“Pink” by Lili Wilkinson

22 Feb


"Pink" is an Australian import, originally published Down Under in 2009 and recently released in this country by one of my favorite teen publishing houses, HarperTeen. In the interest of full disclosure, I read "Pink" primarily for two reasons:

(1) The goth girl / girly girl lip cover. Look below. It rocks!
(2) There are so few teen novels with a bisexual main character, so I was dying to see how author Lili Wilkinson portrays what still seems like a taboo subject in teen literature. (Which, FYI, it really shouldn't be taboo.)

What I found is a funny, witty, heartfelt story about a high school student who transfers to a private school to reinvent herself. Gone is black haired, loner Ava, the one with acerbic goth girlfriend Chloe and no interest in school activities; in her place, we have pink cashmere sweater Ava, she of the lustrous brown hair, impractical shoes, and a sudden interest in both the school musical and one of its handsome lead actors. Much of this story is about Ava's desire to be someone else, someone more like Alexis, the cute, perfect, popular girl who immediately befriends her. Following Alexis' lead, Ava tries out for the school musical (a gangster show called "Bang! Bang!"), with disastrous results. Wanting so much to belong to the theater crowd, even tangentially, Ava joins Screw, the unpopular stage crew composed of lovably geeky misfits like nerdy Trekker Jen, sweet schlump Jacob, gay (with an h!) performer Jules, and ginger-haired wiseguy Sam.

So that's basically the story. Ava reluctantly becomes friends with the Screw kids, while trailing after Alexis and her crowd whenever she can. She hooks up a few times with gorgeous actor Ethan, but it's all a lot of work being perfect for the popular kids, hiding Chloe, her bisexuality, and pretty much her entire life. She also sort of, maybe, kind of starts feeling something for Sam, the outcast Screw leader who challenges her at every turn.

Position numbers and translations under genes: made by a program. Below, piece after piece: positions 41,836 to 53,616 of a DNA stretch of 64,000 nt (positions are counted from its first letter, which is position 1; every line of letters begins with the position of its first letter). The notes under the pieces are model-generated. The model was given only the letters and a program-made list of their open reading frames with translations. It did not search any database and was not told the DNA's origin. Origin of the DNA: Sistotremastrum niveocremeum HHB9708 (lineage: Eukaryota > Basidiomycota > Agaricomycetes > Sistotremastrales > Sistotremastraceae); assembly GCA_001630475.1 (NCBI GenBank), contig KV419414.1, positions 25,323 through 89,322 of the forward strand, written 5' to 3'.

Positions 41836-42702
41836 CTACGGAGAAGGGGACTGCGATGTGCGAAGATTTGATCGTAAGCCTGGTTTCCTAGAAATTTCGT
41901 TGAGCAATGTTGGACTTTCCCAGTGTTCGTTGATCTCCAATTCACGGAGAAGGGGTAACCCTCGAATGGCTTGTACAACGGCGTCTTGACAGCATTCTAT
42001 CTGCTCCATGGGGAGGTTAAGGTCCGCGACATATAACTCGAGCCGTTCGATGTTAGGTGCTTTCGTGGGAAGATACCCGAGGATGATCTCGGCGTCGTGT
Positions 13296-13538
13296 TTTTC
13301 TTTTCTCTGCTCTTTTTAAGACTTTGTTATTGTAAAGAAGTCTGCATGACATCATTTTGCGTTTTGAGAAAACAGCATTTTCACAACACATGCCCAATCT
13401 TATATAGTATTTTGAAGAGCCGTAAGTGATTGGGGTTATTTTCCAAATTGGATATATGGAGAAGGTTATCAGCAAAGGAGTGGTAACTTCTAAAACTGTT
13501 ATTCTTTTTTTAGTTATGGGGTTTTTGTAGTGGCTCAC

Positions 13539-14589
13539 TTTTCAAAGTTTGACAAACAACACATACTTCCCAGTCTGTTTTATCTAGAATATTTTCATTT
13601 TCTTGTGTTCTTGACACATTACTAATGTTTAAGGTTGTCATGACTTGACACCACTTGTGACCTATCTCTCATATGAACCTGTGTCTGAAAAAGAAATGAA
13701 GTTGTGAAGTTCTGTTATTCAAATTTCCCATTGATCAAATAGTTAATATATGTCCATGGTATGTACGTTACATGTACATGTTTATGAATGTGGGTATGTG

The lessons here go down gently. We learn that many of the other characters — Sam, Jen, Alexis, Ethan — are also hiding their own painful secrets. But none of these revelations are done in a horribly heavy handed, after school special manner. The themes of acceptance and being true to yourself are usually conveyed in a charming, enjoyable way. Trust me, this is so not an issues book!

Instead, "Pink" is breezy and very readable, with plenty of humorous moments provided by the Screw kids. I loved the sense of camaraderie among the Screw members; these were the truest, most fully developed friendships in the book. By comparison, it was hard for me to understand why Ava twisted herself around for boring, toothy Ethan and nihilistic, one-note (that note being bitchy) Chloe. Both characters felt incredibly empty — almost impersonal — to me, while the Screw kids and Ava were leaping off the page with complexity. While I appreciate the efforts to show some vulnerability and soften Ethan and Chloe, for me, they just never progressed beyond cardboard stereotypes. Unlike Alexis, Sam, Jen, and many of the other characters, neither Chloe nor Ethan ever seemed real, and so I had a hard time caring about or understanding Ava's attraction to either of them.

Because of that vacuum at the center of the story, Ava's explorations of her bisexuality seem more discussed than actually explored. Yes, she considers / ponders / analyzes the issue, but it remains mostly a cerebral exercise. And, since Sam is so beautifully shaded — he can be sweet, sullen, charming, shy, boisterous — it is natural for us readers to favor him in any romantic triangle. We just know him better. Having said that, the romance angle largely goes nowhere. I was disappointed in how "Pink" ultimately shies away from really embracing Ava's bisexuality. The love story ends on a vague, unsatisfying note, with some cliched lines about life being messy and confusing and that no one should ever force you to choose. Yes, bisexuality is a perfectly normal orientation that should be accepted like all the others. We can shout that one from the rooftops until the rest of the world understands! But in a novel about one bisexual teenager, I need a more definitive conclusion. I was let down by the ending, plain and simple.

Don't get me wrong. I'd still recommend "Pink." It's a fun, often lighthearted romp that touches upon some universal issues of identity, acceptance, understanding, and friendship. The pages fly by and, with the exceptions discussed above, the characters have plenty of depth and the ability to convey genuine emotion. They will draw you in! The screwball antics at the "Bang! Bang!" show and the gross-out "would you rather" games played by the Screw kids provide plenty of levity and lots of laughs. "Pink" is a book that I can see being read by many high school girls, regardless of their sexual orientation, since it has wide appeal (and, again, that killer cover). I just feel the potential was here for this novel to have been so much more.

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Posted by on February 22, 2011 in Uncategorized


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